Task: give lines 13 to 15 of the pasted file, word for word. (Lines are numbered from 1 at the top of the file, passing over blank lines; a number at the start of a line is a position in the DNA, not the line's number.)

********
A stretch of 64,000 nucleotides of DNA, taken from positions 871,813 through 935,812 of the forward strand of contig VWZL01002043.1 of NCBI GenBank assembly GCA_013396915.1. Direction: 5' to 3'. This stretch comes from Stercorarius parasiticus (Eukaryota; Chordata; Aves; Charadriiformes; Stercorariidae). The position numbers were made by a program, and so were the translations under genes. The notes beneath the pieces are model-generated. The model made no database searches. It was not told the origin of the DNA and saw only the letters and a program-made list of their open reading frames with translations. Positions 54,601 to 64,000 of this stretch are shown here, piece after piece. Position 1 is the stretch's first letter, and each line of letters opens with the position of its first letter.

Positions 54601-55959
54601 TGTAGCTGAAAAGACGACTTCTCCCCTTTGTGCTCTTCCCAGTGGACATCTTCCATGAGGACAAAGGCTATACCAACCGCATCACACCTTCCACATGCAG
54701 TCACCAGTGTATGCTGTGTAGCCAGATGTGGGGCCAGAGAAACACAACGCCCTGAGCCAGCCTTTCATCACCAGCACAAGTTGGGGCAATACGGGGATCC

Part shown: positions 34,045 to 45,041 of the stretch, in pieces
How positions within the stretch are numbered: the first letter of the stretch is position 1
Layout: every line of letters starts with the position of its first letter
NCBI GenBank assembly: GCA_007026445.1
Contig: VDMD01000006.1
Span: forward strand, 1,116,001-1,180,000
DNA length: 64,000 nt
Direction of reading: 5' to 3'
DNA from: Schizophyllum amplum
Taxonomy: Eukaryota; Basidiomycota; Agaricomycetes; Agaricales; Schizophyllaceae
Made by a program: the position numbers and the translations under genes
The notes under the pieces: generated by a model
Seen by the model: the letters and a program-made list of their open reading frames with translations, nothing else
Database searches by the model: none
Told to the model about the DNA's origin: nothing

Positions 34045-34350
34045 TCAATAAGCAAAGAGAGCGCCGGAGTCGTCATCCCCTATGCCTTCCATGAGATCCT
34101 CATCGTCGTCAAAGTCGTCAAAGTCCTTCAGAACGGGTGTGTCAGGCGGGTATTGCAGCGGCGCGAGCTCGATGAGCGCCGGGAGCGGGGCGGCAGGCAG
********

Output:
DNA from: Schizophyllum amplum
Taxonomy: Eukaryota; Basidiomycota; Agaricomycetes; Agaricales; Schizophyllaceae
Made by a program: the position numbers and the translations under genes